By Yemisi Shyllon.
I want to share some interesting statistics of life with you. The normal expected life span of man, if one is lucky, is 70 years. This amounts to only 25,568 days. If one lives up to 80years, it would total 29,220 days on earth. For the few lucky ones that may live up to 90 years, they will only live up to 32,873 days on earth. Even those who live over 100 years, will never make 50,000 days on earth. This reminds us of the existential futility in our relentless and endless search for life’s successes and accumulation of wealth without giving and connecting with basic humanity. Most people focus solely on things that have to do with material wealth, like having cars, building and buying properties, accumulating women, buying jewelries and other selfish illusions of life that are generally, not meaningful to life.
Those whose vision about life is influenced by the philosophy of existential futility of man’s struggles are generally aware that happiness in life “doesn’t result from what we get but what we give”. Indeed , giving instead of receiving in life’s pursuit, amounts to living a meaningful life. Positive psychology is the field of human study that engages in expanding the virtues of meaningful living. Some researchers in this field, have, in depth, explored this issue of meaningful living, by trying to tear apart the difference between a meaningful life and a happy one. Their research suggests that there’s more to life than happiness.
Roy Baumeister, a Francis Eppes Professor of Psychology at the Florida State University, in a paper he published in the Journal of Positive Psychology, co-authored with other researchers at the University of Minnesota and Stanford, USA, have revealed from their studies, that, “A happy life, is significantly different from a meaningful life”.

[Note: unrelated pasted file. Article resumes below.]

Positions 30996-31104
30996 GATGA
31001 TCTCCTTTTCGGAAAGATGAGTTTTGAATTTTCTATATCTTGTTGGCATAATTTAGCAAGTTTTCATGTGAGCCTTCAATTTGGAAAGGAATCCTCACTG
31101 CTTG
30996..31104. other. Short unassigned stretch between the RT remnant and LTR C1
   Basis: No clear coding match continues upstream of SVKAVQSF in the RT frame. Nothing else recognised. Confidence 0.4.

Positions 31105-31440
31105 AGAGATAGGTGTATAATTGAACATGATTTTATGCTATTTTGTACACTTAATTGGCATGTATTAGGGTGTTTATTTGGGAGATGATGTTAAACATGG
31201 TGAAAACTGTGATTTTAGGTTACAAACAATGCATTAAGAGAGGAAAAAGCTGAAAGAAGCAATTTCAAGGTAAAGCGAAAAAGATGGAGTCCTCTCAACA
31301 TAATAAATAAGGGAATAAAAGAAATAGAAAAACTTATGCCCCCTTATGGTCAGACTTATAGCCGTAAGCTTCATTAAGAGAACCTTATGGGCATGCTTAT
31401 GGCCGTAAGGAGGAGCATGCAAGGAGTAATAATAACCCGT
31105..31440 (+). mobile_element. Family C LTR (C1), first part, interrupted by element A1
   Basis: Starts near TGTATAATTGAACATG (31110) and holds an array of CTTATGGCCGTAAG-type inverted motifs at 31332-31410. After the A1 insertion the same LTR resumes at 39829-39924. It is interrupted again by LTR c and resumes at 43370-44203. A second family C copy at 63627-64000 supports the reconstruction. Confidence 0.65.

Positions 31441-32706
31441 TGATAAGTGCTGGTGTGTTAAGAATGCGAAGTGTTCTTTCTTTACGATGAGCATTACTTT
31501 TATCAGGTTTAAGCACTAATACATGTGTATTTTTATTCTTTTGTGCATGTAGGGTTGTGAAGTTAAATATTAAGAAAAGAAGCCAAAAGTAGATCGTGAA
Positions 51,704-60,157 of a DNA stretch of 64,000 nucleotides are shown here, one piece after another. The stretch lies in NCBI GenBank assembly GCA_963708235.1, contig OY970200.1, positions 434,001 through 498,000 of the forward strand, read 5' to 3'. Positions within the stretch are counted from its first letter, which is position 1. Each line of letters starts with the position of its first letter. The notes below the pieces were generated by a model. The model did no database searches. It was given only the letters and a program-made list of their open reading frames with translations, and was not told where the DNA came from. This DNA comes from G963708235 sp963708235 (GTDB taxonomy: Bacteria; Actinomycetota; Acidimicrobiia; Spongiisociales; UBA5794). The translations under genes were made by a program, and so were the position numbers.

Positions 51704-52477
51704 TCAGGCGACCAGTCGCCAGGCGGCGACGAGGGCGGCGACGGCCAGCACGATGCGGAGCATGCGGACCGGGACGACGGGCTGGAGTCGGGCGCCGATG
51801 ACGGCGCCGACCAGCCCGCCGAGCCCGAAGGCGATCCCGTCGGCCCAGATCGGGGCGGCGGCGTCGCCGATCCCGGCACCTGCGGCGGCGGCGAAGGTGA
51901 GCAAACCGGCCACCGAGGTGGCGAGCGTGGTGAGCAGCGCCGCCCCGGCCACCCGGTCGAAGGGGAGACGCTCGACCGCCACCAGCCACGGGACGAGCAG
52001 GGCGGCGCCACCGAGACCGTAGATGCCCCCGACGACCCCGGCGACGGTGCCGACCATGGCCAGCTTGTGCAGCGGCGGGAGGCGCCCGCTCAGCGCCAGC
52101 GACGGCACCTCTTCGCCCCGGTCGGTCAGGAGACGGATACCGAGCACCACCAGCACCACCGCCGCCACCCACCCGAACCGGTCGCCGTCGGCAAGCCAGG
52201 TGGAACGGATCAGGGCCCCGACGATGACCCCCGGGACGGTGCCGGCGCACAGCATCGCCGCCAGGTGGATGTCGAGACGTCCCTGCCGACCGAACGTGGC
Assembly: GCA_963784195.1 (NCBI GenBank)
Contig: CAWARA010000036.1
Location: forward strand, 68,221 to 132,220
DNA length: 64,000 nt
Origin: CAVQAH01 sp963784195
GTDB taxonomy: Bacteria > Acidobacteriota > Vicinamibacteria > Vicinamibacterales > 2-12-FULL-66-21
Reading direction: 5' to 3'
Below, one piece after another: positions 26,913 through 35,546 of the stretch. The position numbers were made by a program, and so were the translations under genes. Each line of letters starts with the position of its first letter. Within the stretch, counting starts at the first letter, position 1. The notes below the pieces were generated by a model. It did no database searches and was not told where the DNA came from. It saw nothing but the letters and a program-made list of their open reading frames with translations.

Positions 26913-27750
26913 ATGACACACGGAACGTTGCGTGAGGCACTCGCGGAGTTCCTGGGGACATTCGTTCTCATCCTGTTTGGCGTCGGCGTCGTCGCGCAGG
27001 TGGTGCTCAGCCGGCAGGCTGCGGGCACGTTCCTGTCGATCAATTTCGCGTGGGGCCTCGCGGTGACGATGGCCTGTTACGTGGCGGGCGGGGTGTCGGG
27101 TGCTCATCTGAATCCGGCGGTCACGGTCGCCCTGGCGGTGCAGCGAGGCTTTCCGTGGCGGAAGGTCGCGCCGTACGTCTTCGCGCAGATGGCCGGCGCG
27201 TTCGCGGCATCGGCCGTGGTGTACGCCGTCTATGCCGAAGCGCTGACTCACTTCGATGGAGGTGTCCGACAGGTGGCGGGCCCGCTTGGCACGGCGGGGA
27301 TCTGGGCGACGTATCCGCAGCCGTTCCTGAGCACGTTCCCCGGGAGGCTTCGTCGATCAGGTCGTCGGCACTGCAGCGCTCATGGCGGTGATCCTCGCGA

Baumeister and his colleagues surveyed 397 adults, looking for correlations between their levels of happiness, meaningfulness, and various other aspects of lives, including behavior, moods, relationships, health, stress levels, work lives, creative pursuits, and more. Their
findings suggest that meaningful life is separate from happiness. It is not connected with whether one is healthy, has enough money, or feels comfortable in life.
Their research identified five major differences between a happy and meaningful life as follows:
1. Happy people satisfy their wants and needs, but that seems largely irrelevant to a meaningful life.
2. Happiness involves being focused on the present, whereas meaningfulness involves thinking more about the past, present, and future—and the relationship between them. In addition, happiness was seen as fleeting, while meaningfulness seemed to last longer.
3. Meaningfulness in life is derived from giving to other people, whereas happiness comes from what they give to you.
4. Meaningful life involves stress and challenges.
5. Self-expression is important to meaningful life but not necessarily, to happiness.
Polly Alakija’s Example Of Living A Meaningful Life
In general, positive psychologists have concluded that doing things to express oneself and caring about personal and cultural identity are linked to a meaningful life but not necessarily, a happy one. As known to many of us here, Polly Alakija was born in the UK, where she studied and sharpened her skill in visual art. She married a Nigerian in 1990 but relocated to South Africa in 2005. In 2011, Polly moved to the UK, and is now based in Gloucestershire.